Along the way to being the best grown up version of themselves they can be, all kids will make plenty of mistakes. It we adults are healthy and flourishing, we’ll make plenty too. It’s how we learn and grow. Mistakes just set us all up for the wisdom, insight and strength that it takes to lead a beautiful, full life, free from regret and stagnation.
Posts Tagged: adolescents
Kids are all so different and the world needs the brilliance that comes from every version of them.
We can’t know what they’re capable of, not for a while anyway. Some kids will start unfolding their potential in a certain direction from early on. For others it will be much later. Sometimes it won’t happen until well through adolescence, early adulthood or later. What’s important is making sure they’re supported enough to find that spark and ignite it when they’re ready.
Kids and teens are notoriously impulsive, and as they struggle to make changes to their eating and exercise behaviors, the mind plays a critical, if not the most important, role. Without ever learning what to do, they may not give themselves the time to mull over their thoughts about eating because they are reacting to them so quickly.
Adolescence is an adventure for teens and the adults who love them – a wonderful, messy, confusing, beautiful, crazy adventure. Hormones are commonly blamed for the vast ups and downs of adolescence, but though there are hormonal changes, the changes in teens are primarily because of changes in the brain. Understanding these changes will help make the path through adolescence easier for everyone.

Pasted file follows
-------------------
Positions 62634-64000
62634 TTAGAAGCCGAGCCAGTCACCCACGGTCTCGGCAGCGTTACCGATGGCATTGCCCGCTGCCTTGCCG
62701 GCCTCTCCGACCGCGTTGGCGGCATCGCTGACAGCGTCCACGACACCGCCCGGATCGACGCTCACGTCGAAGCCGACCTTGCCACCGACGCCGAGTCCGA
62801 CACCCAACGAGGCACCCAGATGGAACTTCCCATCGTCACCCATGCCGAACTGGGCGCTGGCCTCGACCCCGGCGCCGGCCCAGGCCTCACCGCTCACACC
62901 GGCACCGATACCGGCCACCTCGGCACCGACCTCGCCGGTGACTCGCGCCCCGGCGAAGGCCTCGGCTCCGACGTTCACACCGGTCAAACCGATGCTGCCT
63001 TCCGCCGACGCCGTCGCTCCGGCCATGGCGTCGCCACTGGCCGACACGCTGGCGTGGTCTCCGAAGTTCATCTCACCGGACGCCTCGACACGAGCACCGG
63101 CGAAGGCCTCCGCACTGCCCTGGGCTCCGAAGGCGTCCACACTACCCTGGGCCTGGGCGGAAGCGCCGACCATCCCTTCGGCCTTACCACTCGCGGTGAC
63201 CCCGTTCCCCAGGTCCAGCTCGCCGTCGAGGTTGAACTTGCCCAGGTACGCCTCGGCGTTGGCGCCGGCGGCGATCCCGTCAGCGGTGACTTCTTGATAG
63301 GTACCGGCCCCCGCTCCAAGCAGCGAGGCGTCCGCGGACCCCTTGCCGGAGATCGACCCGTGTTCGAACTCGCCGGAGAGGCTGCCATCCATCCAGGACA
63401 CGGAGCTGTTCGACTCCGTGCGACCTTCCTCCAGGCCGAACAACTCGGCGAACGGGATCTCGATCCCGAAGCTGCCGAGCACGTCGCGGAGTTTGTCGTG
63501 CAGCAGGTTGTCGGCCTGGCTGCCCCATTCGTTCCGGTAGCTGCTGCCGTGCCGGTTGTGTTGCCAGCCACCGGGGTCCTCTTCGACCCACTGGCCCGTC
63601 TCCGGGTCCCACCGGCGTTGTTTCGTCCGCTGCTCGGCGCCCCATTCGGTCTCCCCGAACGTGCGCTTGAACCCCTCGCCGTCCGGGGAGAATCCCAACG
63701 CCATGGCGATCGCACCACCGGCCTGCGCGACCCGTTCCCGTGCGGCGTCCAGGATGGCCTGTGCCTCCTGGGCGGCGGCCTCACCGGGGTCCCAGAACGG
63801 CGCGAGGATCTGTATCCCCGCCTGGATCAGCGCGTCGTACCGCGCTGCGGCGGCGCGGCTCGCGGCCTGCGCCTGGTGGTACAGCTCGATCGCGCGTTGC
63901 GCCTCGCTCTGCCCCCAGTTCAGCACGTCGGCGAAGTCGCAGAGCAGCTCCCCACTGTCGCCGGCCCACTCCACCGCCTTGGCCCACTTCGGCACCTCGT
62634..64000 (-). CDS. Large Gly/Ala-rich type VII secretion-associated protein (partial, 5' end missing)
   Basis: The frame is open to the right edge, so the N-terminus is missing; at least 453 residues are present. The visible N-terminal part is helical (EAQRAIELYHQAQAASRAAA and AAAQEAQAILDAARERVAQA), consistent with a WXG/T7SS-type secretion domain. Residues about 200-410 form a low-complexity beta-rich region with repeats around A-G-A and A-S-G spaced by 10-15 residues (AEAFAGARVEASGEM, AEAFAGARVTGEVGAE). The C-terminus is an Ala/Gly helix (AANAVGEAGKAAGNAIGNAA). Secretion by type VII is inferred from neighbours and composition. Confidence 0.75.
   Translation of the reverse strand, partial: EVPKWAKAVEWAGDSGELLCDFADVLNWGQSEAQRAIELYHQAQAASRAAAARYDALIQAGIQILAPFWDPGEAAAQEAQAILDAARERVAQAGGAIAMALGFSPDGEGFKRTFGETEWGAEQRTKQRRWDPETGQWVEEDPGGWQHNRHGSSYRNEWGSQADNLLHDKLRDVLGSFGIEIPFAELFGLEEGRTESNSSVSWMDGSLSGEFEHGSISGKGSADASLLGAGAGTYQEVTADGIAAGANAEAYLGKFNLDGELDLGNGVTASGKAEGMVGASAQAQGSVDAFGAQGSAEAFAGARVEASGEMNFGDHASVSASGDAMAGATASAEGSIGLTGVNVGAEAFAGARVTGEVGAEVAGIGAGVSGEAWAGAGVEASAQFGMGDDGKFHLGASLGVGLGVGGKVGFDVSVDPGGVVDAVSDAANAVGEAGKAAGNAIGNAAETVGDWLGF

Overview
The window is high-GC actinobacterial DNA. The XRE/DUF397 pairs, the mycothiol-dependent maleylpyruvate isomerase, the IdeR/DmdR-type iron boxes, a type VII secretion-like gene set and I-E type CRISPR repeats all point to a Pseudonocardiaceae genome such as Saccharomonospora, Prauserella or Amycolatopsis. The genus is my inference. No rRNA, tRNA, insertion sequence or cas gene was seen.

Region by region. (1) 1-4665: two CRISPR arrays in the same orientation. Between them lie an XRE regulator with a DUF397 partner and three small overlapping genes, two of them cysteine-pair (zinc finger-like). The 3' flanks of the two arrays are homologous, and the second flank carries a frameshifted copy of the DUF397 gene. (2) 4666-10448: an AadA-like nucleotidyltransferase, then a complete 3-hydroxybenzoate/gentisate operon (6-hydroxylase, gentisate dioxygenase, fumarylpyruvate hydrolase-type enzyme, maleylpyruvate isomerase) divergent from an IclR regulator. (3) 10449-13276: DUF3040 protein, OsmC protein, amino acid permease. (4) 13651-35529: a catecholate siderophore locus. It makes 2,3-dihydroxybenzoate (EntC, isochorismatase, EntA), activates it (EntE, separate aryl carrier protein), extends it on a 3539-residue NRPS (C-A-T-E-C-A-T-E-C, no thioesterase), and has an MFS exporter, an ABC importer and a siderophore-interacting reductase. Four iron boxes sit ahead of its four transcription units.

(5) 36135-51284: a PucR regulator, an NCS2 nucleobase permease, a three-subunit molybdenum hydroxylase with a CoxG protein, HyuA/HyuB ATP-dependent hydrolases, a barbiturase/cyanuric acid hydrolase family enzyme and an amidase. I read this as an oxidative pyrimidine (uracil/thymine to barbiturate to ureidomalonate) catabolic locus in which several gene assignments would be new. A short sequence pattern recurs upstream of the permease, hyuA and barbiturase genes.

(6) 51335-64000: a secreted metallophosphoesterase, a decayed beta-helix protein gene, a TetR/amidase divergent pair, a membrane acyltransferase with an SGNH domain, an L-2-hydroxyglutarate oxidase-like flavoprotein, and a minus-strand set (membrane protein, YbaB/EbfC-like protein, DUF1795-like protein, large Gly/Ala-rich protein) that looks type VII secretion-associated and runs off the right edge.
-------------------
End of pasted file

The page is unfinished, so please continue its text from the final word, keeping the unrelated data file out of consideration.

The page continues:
Part of helping our kids to be the best they can be, sometimes means pointing out things they can do differently. They might not always be happy to receive the information – they’re no different to the rest of us like that. There’s a difference though – a big difference – between feedback that’s given with generous intent and that which fractures the child’s self-concept or self-esteem. Anything that causes shame, humiliation or the ‘shrinking’ of a child is toxic.
I’m almost nearing the end of my gig parenting an adolescent. It’s been an adventure – a brilliant, trying, beautiful, confusing, crazy adventure – but we’ve made it. I would love to wave a strong goodbye to the whole adolescent phase but I have a daughter who is about to walk into its wide woolly arms. (I’m warmed up and ready beautiful girl so we’ll be fine.)
Day to day ups and downs are a normal part of adolescence, making it difficult to distinguish between normal teenage moodiness and depression. Teens might not always be able to articulate what they’re going through, and they might not want to talk about it to you, but starting the conversation will help to protect their mental well-being.